Pakistan runs fake social media campaigns over Moosewala killing
5 June, 2022 | Pravina Srivastava
After Nepal links in Moosewala murder case, now Pakistan has launched a propaganda operation to paint India in a negative way
After Nepal links in Moosewala murder case, now Pakistan has launched a propaganda operation to paint India in a negative way, as well as phoney social media campaigns in response to the tragic killing of Punjabi singer Sidhu Moose Wala.
Unidentified assailants opened fire on Shubhdeep Singh Sidhu, also known as Sidhu Moose Wala, on May 29 in his native village in Punjab, India, killing him. Pakistan is constantly chastised by the international world for violating human rights. In addition, the country’s politics are unstable, with frequent rallies and demonstrations.
Nonetheless, Pakistan sees the assassination of Sidhu Moose Wala as an opportunity to advance its goal. According to the Digital Forensics, Research, and Analytics Center, Pakistan saw it as an excellent opportunity to sail their propaganda ship.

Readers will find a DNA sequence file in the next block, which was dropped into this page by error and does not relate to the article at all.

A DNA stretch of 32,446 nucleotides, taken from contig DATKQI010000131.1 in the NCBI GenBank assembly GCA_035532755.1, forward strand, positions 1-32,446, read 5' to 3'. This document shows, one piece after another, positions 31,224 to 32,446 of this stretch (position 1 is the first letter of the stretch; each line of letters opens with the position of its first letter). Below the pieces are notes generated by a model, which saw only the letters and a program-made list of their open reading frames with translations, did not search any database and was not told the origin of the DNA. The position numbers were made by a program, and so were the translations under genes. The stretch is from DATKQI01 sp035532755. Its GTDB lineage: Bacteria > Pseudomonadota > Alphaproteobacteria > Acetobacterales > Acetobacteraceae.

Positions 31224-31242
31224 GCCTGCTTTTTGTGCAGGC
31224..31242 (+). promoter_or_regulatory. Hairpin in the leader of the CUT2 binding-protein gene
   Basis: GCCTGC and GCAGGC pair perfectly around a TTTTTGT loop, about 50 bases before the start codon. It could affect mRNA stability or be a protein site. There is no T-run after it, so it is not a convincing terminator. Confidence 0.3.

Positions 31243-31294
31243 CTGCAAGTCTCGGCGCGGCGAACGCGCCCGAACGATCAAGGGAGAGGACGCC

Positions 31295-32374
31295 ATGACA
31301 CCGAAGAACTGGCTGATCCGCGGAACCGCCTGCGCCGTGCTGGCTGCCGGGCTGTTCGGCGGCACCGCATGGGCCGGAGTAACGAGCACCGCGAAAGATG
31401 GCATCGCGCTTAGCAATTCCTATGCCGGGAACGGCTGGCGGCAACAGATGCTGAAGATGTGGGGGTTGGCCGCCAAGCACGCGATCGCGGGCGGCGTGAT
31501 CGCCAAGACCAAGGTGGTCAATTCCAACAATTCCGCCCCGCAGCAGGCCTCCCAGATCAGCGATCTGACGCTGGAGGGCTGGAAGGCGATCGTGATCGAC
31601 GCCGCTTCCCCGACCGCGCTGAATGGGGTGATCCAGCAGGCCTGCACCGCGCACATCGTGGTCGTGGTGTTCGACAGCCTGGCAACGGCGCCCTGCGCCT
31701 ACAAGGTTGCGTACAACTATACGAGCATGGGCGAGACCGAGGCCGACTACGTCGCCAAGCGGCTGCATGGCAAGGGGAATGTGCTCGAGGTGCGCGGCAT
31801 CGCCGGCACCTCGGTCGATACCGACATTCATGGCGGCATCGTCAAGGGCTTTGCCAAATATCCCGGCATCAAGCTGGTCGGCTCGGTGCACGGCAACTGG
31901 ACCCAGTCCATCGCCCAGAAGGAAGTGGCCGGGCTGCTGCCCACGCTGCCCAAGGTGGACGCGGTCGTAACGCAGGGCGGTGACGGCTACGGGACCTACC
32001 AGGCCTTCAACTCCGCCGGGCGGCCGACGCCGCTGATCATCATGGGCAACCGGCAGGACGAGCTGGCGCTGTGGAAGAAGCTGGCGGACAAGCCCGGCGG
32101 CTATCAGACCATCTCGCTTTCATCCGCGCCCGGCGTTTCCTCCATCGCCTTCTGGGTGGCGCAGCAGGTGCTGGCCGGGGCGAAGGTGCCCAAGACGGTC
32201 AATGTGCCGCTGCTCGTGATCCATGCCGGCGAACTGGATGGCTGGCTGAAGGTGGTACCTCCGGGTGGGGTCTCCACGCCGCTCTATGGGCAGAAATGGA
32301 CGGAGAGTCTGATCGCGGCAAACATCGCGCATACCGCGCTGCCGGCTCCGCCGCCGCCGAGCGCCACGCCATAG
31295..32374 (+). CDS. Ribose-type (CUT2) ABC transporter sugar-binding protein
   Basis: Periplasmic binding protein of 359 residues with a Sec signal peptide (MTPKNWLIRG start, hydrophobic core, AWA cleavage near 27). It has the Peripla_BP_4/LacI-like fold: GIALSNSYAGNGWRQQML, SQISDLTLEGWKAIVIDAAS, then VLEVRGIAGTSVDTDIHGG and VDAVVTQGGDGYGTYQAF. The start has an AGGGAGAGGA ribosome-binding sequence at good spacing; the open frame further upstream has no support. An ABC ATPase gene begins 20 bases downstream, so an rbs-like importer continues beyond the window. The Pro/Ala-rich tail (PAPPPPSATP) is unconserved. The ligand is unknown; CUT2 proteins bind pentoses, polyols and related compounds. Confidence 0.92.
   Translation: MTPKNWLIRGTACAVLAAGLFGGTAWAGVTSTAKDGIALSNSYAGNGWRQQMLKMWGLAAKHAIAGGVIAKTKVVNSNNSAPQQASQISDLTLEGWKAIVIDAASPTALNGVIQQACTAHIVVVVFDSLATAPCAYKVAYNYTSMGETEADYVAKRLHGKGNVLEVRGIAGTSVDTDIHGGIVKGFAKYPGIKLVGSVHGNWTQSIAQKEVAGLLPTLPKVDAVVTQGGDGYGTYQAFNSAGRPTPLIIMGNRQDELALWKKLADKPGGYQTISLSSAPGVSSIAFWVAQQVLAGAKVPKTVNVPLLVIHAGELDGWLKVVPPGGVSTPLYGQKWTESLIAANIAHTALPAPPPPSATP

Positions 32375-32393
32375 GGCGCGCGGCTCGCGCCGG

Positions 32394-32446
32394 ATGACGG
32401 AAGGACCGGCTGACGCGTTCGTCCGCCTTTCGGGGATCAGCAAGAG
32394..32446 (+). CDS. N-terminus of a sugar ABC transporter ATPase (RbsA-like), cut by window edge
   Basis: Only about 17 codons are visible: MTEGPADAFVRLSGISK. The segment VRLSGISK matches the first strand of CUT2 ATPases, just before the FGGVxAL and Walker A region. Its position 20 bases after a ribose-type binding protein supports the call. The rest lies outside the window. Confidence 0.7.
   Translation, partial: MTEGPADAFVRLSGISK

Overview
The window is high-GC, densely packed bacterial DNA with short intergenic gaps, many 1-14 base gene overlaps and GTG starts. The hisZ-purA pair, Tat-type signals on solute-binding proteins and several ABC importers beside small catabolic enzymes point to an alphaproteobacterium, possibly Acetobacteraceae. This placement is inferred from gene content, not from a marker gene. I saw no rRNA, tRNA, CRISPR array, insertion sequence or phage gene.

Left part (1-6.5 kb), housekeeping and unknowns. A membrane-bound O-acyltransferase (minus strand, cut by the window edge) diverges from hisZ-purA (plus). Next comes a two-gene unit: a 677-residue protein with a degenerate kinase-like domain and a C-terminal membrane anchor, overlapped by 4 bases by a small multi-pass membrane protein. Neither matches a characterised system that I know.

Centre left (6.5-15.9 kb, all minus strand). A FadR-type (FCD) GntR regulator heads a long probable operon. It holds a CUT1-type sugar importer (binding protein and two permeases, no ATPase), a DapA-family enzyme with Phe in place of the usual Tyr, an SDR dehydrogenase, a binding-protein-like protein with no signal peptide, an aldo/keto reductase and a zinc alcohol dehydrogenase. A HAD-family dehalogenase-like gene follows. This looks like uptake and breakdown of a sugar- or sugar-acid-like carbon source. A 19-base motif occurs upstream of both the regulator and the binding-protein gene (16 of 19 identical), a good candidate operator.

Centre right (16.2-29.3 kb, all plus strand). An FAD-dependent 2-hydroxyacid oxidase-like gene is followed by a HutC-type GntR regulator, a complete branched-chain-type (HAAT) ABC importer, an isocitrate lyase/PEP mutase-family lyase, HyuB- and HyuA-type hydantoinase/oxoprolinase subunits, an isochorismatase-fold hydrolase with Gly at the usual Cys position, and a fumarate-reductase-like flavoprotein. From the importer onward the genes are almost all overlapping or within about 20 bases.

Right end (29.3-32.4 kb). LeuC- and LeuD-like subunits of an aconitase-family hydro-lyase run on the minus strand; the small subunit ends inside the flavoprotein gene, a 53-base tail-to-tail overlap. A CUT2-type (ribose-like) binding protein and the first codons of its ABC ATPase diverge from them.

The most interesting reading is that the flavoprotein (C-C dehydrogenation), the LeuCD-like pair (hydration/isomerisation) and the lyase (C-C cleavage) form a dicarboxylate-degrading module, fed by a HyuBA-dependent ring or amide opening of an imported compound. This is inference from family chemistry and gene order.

Fake Pakistani accounts are using hashtags like #RawKilledMoosewala to try to smear India’s intelligence agency Research and Analysis Wing’s reputation (RAW).
The first tweet on Twitter after the news of Moosewala’s death broke about 6:15 p.m. on May 29 came from a Pakistani user.
This was only the beginning; following this first post, many Pakistani accounts made identical charges against India’s respected institution on social media. All of the accounts investigated were Pakistani accounts, according to the report.
The propaganda quickly gained traction. Following the selection of the agenda by prominent Pakistani figures, some Sikh organizations joined in to help maintain the façade. They even tried to draw analogies between the 1984 incident and the assassination of Moosewala.
All of the people behind the scenes who were fueling this agenda campaign appeared to be plagiarizing each other’s content in order to amplify the false narrative. A total of 26 accounts were submitted, all of which were Pakistani, with the majority of them belonging to former Prime Minister Imran Khan’s Pakistan Tehreek-e-Insaf.